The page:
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Transportation measure passes legislature

— By Jeff Myers, Legislative Intern

Idaho County Free Press

BOISE -- A $95 million transportation funding measure has passed the Idaho Legislature.

The bill calls for a 7 cent gas tax increase as well as increased registration fees for all vehicles. Light vehicles and passenger car registration will increase by $21 while commercial trucks will be subject to a $25 increase. Motorcycle registration will be raised by $19. Under the plan there will also be a $75 fee for hybrid cars and a $140 fee for electric vehicles. The new money raised by the gas tax and registration fee increase will be distributed to state and local agencies; 60 percent will go to the state and 40 percent to local districts. In addition to the $95 million raised by the gas tax and registration fee increase, the bill calls for a two year surplus eliminator. The surplus eliminator will transfer 50% of Idaho’s unallocated, general fund revenue to the Idaho Transportation Department’s Strategic Initiative Program for the repair and maintenance of Idaho’s roads. After those two years the legislature will likely have to re-examine the plan and determine if changes are necessary.

The bill is an attempt to address Idaho’s $262 million annual maintenance and repair shortfall on Idaho’s roads and bridges. At this year’s State of State address Governor C.L. “Butch” Otter identified the issue as one of his most pressing concerns.

“After education,” said Otter, “investing in infrastructure is among the smartest, most cost effective and frankly essential uses of taxpayer dollars to promote the public’s general welfare and sustain economic growth.” During his speech Otter cited 785 bridges in Idaho that are more than 50 years old and “structurally deficient.”

In a 2014 poll, conducted by the University of Idaho’s McClure Center for Public Policy Research, 53 percent of Idahoans surveyed identified roads and bridges as one of the top three priorities they believe the legislature needs to address. Of those surveyed 71 percent characterized Idaho’s roads and bridges as “very important” to Idaho’s economy. In response to favorable revenue generation methods, 7 percent strongly supported increased fuel tax, 10 percent strongly supported registration fee increases on passenger cars and light trucks, 26 percent strongly supported increased registration for commercial trucks and 28 percent strongly supported the use of current sales tax on automotive parts and tires.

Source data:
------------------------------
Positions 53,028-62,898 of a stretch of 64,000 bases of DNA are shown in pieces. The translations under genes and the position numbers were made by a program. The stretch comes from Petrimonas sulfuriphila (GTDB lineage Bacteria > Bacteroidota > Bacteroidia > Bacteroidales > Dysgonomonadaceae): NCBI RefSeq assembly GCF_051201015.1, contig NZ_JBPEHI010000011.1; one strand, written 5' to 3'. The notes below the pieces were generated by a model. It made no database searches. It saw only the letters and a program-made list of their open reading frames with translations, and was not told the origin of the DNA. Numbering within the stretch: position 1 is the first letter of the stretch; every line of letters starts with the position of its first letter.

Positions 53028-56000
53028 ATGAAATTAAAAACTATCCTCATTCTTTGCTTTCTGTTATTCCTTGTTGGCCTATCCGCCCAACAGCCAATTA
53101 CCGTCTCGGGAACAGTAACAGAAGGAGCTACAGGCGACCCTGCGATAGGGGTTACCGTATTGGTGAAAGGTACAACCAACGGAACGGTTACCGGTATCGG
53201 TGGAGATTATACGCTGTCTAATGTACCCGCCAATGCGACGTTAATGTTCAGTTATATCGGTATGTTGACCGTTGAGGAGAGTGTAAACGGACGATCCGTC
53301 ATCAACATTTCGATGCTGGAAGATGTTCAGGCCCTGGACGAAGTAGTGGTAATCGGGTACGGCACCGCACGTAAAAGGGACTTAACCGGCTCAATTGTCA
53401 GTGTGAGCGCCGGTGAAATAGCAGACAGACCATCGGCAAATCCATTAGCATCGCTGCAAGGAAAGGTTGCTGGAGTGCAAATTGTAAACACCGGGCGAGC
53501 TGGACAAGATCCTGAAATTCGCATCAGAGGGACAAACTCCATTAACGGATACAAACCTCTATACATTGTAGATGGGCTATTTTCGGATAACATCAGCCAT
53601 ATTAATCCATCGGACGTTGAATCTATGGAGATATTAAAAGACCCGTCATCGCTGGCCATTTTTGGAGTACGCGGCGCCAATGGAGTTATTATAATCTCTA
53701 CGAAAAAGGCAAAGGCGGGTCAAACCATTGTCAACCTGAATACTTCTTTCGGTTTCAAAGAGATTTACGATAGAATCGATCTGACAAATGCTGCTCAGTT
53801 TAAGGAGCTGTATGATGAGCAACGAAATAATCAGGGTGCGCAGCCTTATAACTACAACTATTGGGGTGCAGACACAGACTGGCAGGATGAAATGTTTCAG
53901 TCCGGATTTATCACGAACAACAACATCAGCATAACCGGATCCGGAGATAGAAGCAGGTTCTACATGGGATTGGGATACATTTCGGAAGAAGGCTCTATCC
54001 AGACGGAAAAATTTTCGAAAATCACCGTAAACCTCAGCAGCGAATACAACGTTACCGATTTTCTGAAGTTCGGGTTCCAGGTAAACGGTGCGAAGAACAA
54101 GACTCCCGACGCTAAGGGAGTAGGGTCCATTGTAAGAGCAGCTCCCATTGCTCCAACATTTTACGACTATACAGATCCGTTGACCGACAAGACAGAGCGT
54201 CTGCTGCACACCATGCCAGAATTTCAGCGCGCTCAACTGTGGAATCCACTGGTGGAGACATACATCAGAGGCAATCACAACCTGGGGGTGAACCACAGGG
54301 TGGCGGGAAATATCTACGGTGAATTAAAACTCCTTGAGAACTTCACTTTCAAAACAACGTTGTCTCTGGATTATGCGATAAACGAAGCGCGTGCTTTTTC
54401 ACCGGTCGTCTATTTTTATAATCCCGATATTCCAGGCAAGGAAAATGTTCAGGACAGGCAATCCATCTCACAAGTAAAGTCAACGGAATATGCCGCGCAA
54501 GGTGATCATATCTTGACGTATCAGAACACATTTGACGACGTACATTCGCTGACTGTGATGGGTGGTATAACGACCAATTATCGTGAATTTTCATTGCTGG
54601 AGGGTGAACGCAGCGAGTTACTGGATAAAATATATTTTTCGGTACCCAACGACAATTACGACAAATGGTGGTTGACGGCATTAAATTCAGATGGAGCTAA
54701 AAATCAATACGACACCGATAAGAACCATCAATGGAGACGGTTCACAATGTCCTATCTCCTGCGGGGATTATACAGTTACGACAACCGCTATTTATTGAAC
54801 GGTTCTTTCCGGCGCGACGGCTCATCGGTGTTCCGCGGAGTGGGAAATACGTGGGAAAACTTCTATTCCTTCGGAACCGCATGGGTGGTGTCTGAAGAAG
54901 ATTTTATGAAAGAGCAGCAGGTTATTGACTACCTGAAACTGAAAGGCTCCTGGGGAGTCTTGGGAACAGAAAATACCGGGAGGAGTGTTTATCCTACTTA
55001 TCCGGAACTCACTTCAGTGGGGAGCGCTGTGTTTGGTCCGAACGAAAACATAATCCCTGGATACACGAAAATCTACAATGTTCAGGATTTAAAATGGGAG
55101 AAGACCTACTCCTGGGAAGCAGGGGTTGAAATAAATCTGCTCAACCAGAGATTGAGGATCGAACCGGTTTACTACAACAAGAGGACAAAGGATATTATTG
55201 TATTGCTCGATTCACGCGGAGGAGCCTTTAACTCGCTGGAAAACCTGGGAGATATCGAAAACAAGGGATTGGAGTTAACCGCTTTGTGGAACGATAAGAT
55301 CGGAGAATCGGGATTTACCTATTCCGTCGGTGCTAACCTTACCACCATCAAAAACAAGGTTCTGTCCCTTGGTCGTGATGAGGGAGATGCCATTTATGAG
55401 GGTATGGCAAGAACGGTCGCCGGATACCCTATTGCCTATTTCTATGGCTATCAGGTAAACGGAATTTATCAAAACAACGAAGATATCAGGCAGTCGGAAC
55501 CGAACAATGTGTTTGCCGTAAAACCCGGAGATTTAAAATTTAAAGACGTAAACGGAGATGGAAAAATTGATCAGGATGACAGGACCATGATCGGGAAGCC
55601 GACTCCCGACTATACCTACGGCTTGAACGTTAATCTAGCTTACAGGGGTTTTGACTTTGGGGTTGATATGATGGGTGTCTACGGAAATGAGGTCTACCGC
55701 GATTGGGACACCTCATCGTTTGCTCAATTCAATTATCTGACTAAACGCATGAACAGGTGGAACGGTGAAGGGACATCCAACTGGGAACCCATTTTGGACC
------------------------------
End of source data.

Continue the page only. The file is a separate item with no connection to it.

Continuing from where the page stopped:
The funding bill was passed in the final day of the 2015 legislative session after two days of debate over amendments in a special conference committee. The committee was composed of three members of the Senate: Bert Brackett (R-Rodgerson), Dean Cameron (R-Rupert) and Roy Lacey (D-Pocatello) as well as three members of the House: Joe Palmer (R-Meridian), John Vander Woude (R-Nampa) and Mat Erpelding (D-Boise).

The Senate members came to the table wanting less impact on the general fund and more funding for local districts’ repair and safety needs.

“I don’t want to use general funds,” said Cameron, “because I don’t want legislators involved in the process of pushing which roads should be built. I think that’s inappropriate… If the general funds were being used we wanted them to be split [60 percent to state projects and 40 percent to local districts].”

Palmer and Vander Woude, Representatives of the House, were standing firm in not raising the fuel tax by more than 5 cents, instead putting forth the surplus eliminator fund and placing that money in the hands of ITD.

“I think it’s necessary to have a general fund component in transportation funding for several reasons,” said Palmer, “obviously the main reason is the gas tax is going to continue to go backwards on us. No matter how much we add to it, it’s still going to regress. It is the absolute regressive tax. It does hurt the people who are at the bottom end of the spectrum, when it comes to income, the most. The money that has came (sic) in from gas tax really hasn’t changed over the last ten years. We’re still using the same amount of gallons even though there’s thousands more cars on the road.”